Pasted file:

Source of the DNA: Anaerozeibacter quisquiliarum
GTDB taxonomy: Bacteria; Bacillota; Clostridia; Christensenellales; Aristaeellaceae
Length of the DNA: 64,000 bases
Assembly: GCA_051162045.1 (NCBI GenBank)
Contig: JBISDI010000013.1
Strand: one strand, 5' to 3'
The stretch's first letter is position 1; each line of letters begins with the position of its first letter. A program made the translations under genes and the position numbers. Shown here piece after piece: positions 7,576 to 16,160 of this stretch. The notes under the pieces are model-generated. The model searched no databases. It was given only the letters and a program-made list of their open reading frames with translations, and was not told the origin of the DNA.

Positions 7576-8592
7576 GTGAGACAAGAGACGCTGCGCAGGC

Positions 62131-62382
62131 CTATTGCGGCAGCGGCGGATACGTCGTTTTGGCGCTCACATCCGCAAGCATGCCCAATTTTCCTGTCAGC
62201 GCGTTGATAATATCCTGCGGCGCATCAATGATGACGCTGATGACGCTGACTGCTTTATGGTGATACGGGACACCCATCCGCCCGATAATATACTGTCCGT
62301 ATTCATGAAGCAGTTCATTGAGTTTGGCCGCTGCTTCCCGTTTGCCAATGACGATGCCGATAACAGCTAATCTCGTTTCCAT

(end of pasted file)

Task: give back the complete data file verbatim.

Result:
Source of the DNA: Anaerozeibacter quisquiliarum
GTDB taxonomy: Bacteria; Bacillota; Clostridia; Christensenellales; Aristaeellaceae
Length of the DNA: 64,000 bases
Assembly: GCA_051162045.1 (NCBI GenBank)
Contig: JBISDI010000013.1
Strand: one strand, 5' to 3'
The stretch's first letter is position 1; each line of letters begins with the position of its first letter. A program made the translations under genes and the position numbers. Shown here piece after piece: positions 7,576 to 16,160 of this stretch. The notes under the pieces are model-generated. The model searched no databases. It was given only the letters and a program-made list of their open reading frames with translations, and was not told the origin of the DNA.

Positions 7576-8592
7576 GTGAGACAAGAGACGCTGCGCAGGC

Positions 62131-62382
62131 CTATTGCGGCAGCGGCGGATACGTCGTTTTGGCGCTCACATCCGCAAGCATGCCCAATTTTCCTGTCAGC
62201 GCGTTGATAATATCCTGCGGCGCATCAATGATGACGCTGATGACGCTGACTGCTTTATGGTGATACGGGACACCCATCCGCCCGATAATATACTGTCCGT
62301 ATTCATGAAGCAGTTCATTGAGTTTGGCCGCTGCTTCCCGTTTGCCAATGACGATGCCGATAACAGCTAATCTCGTTTCCAT